When you are telling a story, you want to anchor to what is familiar.
Brief summary of show:
What story should you tell?
What makes you a great storyteller and communicator? How do you get your story across while keeping your audience’s interest and speaking to what they want to hear from you?
Joining me for this conversation is Karen Eber.
Karen Eber is an international consultant, author, and keynote speaker. Her talk on TED.com: How your brain responds to stories – and why they’re crucial for leaders, has almost 2 million views.
As the CEO and Chief Storyteller of Eber Leadership Group, Karen helps companies reimagine and evolve how they build leaders and teams, transform culture, and tell stories. Karen works with Fortune 500 companies and universities like General Electric, Microsoft, Facebook, Kate Spade, MIT and London School of Business.
She has inspired many through her articles published in Fast Company. Karen has 20+ years of experience and has been a Head of Culture, Chief Learning Officer and Head of Leadership Development at General Electric and Deloitte. She is a four-time American Training and Development winner. She is writing a book on storytelling, to be published with HarperCollins in 2023.
Karen gives listeners actionable tips on:
[2:10] Is there a stigma around the word ‘story’?
[3:50] The difference between telling a story and presenting information, and Karen’s Five Factory Settings of the brain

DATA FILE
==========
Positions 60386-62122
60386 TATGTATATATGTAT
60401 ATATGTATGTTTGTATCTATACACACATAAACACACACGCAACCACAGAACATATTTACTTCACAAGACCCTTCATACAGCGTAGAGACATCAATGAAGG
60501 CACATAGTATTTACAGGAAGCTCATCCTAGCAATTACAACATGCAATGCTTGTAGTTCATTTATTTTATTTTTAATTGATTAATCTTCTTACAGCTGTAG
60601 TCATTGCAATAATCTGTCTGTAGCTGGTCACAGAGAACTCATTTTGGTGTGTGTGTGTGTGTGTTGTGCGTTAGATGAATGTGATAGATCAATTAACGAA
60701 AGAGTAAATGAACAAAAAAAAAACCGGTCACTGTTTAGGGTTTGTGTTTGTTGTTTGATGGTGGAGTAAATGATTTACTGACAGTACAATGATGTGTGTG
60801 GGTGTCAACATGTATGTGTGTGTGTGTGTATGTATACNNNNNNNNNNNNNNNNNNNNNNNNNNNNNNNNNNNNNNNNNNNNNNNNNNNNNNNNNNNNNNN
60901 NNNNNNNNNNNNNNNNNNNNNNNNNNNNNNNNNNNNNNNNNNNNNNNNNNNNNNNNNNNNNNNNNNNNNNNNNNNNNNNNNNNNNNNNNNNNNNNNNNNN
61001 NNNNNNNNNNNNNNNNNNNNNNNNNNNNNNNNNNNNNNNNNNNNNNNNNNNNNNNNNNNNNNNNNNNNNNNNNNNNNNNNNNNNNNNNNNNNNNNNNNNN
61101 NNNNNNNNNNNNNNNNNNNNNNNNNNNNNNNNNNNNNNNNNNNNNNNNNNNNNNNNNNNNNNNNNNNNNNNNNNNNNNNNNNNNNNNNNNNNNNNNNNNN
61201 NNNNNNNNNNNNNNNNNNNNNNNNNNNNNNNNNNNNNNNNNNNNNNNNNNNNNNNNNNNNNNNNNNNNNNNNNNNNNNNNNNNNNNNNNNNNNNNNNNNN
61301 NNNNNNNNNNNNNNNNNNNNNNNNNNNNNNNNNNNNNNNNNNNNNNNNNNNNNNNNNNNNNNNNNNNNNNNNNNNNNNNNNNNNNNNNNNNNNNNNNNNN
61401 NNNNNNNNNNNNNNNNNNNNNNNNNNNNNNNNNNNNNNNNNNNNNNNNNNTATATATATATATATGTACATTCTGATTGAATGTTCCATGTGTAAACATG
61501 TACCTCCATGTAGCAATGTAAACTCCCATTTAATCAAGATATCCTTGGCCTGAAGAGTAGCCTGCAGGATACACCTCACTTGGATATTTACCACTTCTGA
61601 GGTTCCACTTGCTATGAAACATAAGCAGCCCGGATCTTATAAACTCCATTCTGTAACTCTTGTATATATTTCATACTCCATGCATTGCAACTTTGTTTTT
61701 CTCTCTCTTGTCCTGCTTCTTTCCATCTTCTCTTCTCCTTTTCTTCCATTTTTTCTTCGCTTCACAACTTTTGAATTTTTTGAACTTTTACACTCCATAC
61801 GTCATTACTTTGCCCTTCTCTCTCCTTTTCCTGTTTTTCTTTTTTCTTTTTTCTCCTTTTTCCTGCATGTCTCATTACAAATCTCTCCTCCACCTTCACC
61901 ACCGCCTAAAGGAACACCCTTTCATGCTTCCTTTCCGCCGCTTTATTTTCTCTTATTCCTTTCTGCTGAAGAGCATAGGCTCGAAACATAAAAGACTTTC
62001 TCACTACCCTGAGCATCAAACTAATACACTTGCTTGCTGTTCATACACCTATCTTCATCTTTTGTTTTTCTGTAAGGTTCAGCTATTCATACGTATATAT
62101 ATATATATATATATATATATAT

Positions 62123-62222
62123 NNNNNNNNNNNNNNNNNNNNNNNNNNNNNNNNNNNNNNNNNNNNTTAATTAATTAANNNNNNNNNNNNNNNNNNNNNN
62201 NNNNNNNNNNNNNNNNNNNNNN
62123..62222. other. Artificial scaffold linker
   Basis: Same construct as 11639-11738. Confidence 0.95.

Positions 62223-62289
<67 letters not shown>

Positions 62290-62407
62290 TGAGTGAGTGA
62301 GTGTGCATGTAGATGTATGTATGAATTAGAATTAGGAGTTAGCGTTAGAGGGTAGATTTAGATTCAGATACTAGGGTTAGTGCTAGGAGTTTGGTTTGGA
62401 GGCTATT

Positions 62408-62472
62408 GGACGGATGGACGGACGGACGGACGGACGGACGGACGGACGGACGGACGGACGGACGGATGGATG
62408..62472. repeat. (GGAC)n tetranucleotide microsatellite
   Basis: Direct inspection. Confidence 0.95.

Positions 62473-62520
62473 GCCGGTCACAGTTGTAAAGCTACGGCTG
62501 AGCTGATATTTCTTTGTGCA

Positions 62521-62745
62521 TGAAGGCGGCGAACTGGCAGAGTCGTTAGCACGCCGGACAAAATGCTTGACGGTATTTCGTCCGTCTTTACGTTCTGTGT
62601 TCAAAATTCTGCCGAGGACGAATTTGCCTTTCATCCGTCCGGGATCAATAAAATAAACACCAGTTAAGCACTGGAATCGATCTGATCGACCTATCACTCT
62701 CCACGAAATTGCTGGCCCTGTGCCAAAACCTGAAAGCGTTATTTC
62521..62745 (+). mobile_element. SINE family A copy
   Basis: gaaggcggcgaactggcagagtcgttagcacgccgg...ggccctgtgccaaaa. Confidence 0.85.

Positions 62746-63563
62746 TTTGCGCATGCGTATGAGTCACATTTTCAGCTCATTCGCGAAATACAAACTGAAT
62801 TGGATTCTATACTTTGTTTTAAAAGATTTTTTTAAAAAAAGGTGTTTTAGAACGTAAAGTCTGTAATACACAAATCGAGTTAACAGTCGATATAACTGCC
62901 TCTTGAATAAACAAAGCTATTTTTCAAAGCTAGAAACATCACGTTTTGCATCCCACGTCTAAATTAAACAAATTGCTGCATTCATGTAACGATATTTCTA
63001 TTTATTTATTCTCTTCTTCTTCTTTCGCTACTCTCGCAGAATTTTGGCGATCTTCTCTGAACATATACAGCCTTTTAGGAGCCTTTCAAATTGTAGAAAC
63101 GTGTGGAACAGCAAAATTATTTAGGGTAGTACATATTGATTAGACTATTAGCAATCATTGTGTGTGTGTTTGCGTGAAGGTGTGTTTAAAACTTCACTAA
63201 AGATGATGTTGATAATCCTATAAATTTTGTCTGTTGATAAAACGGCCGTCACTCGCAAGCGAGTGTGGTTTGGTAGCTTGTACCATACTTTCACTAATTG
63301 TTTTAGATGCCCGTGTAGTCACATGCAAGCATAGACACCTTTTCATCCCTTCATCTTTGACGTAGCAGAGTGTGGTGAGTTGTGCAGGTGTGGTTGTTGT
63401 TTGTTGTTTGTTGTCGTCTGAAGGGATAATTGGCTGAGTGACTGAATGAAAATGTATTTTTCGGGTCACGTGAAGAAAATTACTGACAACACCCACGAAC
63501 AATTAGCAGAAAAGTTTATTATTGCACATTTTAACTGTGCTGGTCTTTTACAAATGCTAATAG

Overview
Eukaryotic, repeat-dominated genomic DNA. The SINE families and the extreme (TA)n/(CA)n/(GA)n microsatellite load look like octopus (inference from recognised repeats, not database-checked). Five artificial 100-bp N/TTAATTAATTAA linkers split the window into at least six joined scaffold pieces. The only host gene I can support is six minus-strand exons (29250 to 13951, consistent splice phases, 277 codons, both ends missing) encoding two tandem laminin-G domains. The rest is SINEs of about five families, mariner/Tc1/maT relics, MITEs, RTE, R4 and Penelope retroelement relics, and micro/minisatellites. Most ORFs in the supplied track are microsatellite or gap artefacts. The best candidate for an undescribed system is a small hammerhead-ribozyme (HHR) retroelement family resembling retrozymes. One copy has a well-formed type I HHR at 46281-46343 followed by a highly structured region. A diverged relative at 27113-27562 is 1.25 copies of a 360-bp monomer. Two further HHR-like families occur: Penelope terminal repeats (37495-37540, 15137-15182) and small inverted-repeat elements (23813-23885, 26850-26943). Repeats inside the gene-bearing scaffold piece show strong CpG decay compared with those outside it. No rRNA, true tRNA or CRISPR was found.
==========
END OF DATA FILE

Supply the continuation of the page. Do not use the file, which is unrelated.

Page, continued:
[11:10] Our goals when telling stories
[13:05] How to tell stories without creating assumptions
[16:25] Why your stories can’t be all about you
[25:30] The ‘lazy brain’ of storytelling
[26:40] Karen’s book review
Karen Eber's Book
From the publisher:
No one raves about boring movies, bland customer service experiences, or sleep-inducing classes. The world is rapidly transforming into an experience economy as people increasingly crave extraordinary experiences.
Experience designers, marketers, entertainment producers, and retailers have long sought to fill this craving. Now, there’s a scientific formula to consistently create extraordinary experiences. The data shows that those who use this formula increase the impact of experiences tenfold.
Creating the extraordinary used to be extraordinarily hard. Immersion offers a framework for transforming nearly any situation from ordinary to extraordinary. Based on twenty years of neuroscience research from his lab and innumerable client applications, Dr. Paul J. Zak explains why brains crave the extraordinary. Clear instructions and examples show readers exactly how to create amazing experiences for customers, prospects, employees, audiences, and learners.
You can guess if your experience will be extraordinary-or you can apply the insights from Immersion to ensure it is.
Immersion by Paul Zak
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